Well, the news certainly does move fast in the Internet era! Indeed, no sooner had I posted couple of pieces (at both the Daily Caller and FrumForum) arguing that conservatives should support Keith Olberman's right to free speech, than MSNBC president Phil Griffin announced (today) that Olbermann will back on the air Tuesday night.
"After several days of deliberation and discussion," Griffin wrote in an emailed statement obtained by the Huffington Post,
I have determined that suspending Keith through and including Monday night's program is an appropriate punishment for his violation of our policy. We look forward to having him back on the air Tuesday night.
As you can surmise from my posts, I'm glad that Griffin has done the right thing and reinstated Olbermann. However, Griffin and his NBC management colleagues still have a lot of explaining to do.
• First, does NBC still prohibit its journalists from donating to political campaigns and to political candidates?
That policy makes little sense, I argue, given a free and open journalistic market in which journalists can be judged -- and, in fact, are judged -- by their work product and work performance. And it makes even less sense at an avowedly partisan and ideological network like MSNBC.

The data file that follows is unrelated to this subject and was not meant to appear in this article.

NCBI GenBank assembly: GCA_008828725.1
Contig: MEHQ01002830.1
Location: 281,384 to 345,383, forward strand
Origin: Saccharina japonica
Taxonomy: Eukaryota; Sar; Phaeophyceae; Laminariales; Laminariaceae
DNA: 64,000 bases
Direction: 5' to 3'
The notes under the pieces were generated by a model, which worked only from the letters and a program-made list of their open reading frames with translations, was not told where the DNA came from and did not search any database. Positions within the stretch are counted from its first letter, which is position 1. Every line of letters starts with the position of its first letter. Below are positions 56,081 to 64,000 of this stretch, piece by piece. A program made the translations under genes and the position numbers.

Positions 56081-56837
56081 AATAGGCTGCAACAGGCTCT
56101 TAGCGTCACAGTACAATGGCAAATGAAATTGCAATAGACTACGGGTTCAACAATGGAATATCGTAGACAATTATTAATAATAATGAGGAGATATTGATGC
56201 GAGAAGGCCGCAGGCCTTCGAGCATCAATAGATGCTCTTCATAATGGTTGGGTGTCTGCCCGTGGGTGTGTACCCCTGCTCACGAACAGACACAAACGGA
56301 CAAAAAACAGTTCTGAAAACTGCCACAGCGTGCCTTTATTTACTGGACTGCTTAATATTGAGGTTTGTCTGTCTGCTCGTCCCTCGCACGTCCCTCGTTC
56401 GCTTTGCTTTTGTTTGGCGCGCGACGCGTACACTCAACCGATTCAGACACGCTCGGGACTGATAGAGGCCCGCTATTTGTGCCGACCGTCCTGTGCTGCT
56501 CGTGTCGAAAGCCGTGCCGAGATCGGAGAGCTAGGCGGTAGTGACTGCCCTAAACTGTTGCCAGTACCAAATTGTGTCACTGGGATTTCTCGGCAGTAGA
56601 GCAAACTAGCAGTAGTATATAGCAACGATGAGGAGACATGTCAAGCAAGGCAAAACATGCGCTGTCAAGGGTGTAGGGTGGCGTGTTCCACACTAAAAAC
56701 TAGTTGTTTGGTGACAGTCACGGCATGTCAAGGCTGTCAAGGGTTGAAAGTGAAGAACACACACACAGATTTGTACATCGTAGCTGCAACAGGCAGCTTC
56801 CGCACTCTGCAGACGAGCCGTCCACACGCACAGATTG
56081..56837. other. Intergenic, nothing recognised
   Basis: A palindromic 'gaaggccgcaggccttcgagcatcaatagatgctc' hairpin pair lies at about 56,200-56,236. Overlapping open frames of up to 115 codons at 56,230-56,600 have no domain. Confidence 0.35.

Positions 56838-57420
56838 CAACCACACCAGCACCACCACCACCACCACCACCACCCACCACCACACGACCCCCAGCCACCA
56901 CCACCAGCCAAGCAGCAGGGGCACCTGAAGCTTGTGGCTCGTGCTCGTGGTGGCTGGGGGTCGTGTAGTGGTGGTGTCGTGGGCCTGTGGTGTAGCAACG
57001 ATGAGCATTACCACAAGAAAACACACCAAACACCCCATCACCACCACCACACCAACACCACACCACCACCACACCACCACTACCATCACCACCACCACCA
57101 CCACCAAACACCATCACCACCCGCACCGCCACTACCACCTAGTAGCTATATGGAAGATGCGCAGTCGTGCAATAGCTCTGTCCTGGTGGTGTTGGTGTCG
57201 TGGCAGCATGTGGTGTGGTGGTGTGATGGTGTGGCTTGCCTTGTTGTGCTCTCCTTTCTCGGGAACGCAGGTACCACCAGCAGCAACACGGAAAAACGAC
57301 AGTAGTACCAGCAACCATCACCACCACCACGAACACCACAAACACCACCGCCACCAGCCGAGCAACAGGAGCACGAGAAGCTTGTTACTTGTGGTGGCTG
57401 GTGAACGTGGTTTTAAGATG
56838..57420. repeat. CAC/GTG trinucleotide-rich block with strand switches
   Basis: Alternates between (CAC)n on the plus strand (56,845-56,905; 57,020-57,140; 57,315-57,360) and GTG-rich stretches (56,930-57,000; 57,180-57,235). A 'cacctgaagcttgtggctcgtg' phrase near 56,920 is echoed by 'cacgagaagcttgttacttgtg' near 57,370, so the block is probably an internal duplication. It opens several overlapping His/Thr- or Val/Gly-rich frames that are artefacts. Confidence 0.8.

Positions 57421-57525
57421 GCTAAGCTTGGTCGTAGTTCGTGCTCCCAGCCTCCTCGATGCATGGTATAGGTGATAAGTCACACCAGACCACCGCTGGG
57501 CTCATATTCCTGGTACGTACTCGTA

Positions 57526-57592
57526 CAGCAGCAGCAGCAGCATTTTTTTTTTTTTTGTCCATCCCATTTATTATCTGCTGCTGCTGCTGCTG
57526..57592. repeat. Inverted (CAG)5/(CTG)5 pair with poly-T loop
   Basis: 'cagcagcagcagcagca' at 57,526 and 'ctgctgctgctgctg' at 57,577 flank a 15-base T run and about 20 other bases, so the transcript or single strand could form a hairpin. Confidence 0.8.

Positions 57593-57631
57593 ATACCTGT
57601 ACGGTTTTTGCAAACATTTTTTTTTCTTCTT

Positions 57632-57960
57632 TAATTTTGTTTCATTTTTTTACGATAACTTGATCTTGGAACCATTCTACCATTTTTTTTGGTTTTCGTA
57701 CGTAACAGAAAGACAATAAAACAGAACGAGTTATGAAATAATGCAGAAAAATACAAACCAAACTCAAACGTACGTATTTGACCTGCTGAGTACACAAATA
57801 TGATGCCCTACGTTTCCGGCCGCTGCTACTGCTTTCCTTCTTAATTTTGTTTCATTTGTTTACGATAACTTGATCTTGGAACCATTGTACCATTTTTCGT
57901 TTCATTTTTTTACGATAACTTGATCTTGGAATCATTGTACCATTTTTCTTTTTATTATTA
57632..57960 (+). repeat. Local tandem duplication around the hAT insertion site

• Second, even if NBC still prohibits its journalists from donating to political campaigns and to political candidates, does this proscription apply to commentators like Olbermann?
Commentators, after all, are paid to have an express point of view; and they are paid, oftentimes, to make partisan, ideological attacks. What sense does it make, then, to prohibit a commentator from putting his money where his mouth and his opinions are?
• Third, was this policy ever applied to Joe Scarborough and Pat Buchanan, both of whom, it has been reported, gave money to political candidates during the 2010 election cycle, even as they opined about politics while in the employ of MSNBC?
Moreover, did Scarborough and Buchanan report their political campaign donations to NBC; as required; and did NBC approve of these campaign donations? Inquiring minds want to know. Certainly, the public has a right to know! :) Hell, I'd like to know; and I hardly think that I'm alone here!
For these reasons, and to answer these questions, Phil Griffin should, I think, hold a 90-minute press conference.
Come clean, Mr. Griffin. Let the public know what NBC News' supposed journalistic standards are, the rationale for these standards, and whether these standards are applied fairly and uniformly throughout the network.
The public has a right to know.
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